Cereal Guy

Confession time.  I am a cereal guy.  If it wasn’t for my wife Sheila, Shreddies would be the main staple in my diet.  Oh, and also a cold beer every now and then.  I also confess that I do not do the grocery shopping in my household, and if I am ever tasked with picking something up at the grocery store I NEVER look at the prices.  For today’s blog I googled the price of Shreddies and here is what I came up with.  The cost for a 550g box is as follows:

Walmart               $3.97

IGA                        $4.29

No Frills                $4.47

Safeway               couldn’t find it on the internet

So, I now know the cost of a box.  Imagine if this week prices dropped to their lowest level in over 20 years?  I am guessing here but $1.00 per box seems to be in the realm of reality.  I would be stupid not pick up a few cases, wouldn’t I?  Of course, I would need to notice the price reduction or the opportunity would slide by unnoticed by yours truly.  I’m sure you would agree that taking advantage of a cost reduction of 75% for something with a long shelf life is the smart thing to do.  Many of you may now be rolling your eyes saying who cares just get on with it Cereal Guy.

However, I contend that we should all care!  Every once in a while a true “Shreddie” opportunity comes along.  To take advantage we must understand that the opportunity is there and act accordingly.  But, to do that you need to know the price of a box.

As investors we tend to treat stocks differently than Shreddies.  We like to buy cereal at lower prices and stocks at higher prices.  We like to buy stocks in an uptrend (I get it, I’m human) that hopefully continues.  It intuitively feels good to buy something moving in the right direction.  So, stocks tend to be what in economics is called a “Giffen Good” – the higher the price, the more we want it.  Same thing goes for luxury vehicles and jewelry.  But not for cereal.

Due to the impact of the Giffen effect on investor actions (by that I mean that investors chase momentum and shun value), at certain points in the market cycle specific sectors tend to be thrown into the investment trash heap.  And that, is the reason for my cereal lead in.  Cheap investment Shreddies are out there creating a very significant investment opportunity (these do not come along too often – we are now acting on your behalf).  Of course, an investor must notice and understand price to benefit.  My trading platform charts back 20 years and clearly shows that this sector is trading at all-time lows.  In fact, trading at lower lows than those experienced in the great financial crisis of 2008/2009.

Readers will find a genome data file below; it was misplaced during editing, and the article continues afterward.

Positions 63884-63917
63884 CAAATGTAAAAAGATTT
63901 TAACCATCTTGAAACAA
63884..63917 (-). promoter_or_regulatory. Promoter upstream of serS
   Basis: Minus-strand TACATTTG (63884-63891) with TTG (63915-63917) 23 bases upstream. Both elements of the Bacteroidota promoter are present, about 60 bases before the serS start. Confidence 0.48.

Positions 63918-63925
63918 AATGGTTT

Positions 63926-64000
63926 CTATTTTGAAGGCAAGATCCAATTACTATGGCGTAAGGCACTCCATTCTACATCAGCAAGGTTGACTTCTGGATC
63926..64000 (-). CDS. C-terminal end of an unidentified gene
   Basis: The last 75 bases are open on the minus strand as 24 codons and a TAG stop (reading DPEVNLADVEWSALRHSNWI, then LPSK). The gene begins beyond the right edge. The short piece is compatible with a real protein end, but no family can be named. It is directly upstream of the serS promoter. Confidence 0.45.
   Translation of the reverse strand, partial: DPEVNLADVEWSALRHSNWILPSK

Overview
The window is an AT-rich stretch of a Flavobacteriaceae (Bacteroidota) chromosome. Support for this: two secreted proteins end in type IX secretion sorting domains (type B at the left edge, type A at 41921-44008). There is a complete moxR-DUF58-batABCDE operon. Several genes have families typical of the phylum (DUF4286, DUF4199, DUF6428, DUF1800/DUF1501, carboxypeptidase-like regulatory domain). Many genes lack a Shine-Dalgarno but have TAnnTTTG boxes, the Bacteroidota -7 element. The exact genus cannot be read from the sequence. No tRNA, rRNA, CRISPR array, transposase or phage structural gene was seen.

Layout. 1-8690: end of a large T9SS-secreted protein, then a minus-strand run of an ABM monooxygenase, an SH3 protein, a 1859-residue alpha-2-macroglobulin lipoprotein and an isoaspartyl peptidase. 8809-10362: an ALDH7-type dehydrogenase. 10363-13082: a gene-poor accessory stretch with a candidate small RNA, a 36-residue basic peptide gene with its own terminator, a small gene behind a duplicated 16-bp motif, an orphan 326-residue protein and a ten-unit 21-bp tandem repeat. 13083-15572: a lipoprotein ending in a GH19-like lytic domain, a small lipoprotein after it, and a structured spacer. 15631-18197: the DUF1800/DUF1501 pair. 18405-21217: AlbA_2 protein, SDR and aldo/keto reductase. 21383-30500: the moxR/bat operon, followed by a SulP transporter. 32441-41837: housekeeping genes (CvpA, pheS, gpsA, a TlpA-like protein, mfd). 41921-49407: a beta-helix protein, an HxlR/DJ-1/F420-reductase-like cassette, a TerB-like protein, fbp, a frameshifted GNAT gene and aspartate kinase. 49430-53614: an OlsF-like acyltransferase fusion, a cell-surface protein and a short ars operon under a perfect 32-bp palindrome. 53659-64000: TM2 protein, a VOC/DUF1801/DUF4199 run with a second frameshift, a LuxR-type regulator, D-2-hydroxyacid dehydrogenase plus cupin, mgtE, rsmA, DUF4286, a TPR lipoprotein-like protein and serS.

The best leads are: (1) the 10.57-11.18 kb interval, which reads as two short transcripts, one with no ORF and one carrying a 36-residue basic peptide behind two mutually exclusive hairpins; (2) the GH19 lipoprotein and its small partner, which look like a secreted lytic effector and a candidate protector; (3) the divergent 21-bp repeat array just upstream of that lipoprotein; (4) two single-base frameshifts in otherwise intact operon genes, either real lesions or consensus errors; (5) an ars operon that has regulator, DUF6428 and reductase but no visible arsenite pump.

The sector – Energy.  Take a look at the iShares MSCI Global Energy Producers ETF (symbol FILL traded in the US).  This unit owns a large cross-section of the Global Energy sector (Exxon, Chevron, BP PLC, Royal Dutch Shell).  It is fair to say that as this unit trades, so does Global Energy.  Currently the unit trades around $12.50 up from a low of $7.77 in the depths of the March market swoon.  So, the unit is up roughly 60% from its lows, we missed the opportunity, there cannot possibly be anything more to be made, the horse is out of the barn.  To the contrary, in my view there is still significant upside.  As a matter of fact, the average annual return for this unit over the last 5 years is MINUS 9.53%!  There is PLENTY of upside!

The covid-19 crisis hammered energy consumption at the end of Q1.  This was into a period of on-going energy over supply thanks partly to a surge in tight energy technologies in the US.  When supply exceeds demand prices drop, and did they ever.  Excess production and covid-19 drilled (pardon the pun) energy stocks to the mat.  That same FILL unit started 2020 at over $19.00 and lost 60% of its value and is still down 35% from its recent high.  In my 20 years plus in this industry I have learned a golden rule, that lower commodity prices set the stage for higher commodity prices.  Put simply, covid-19 demand destruction in Q1 triggered significant commodity price weakness.  These low prices have meant significant under investment by the industry and have set the stage for a multi-year impairment of future oil production.  This lower future oil production will ultimately result in higher oil prices.  Evidence of underinvestment can be seen in drilling rig deployment.  Deployment is essentially non-existent, down 70% plus in the US and Canada over the last year.  By late summer/early fall we expect that demand will exceed supply.  The market is starting to sniff this out as it front-runs the price move. The risk/return ratio is heavily skewed in favor of energy investors over the next 12 months.  Stay tuned.

Pivot© continues to signal higher market highs are in the cards.  If that changes so will we.  Until then we will keep searching out opportunities.  Enjoy the ride.

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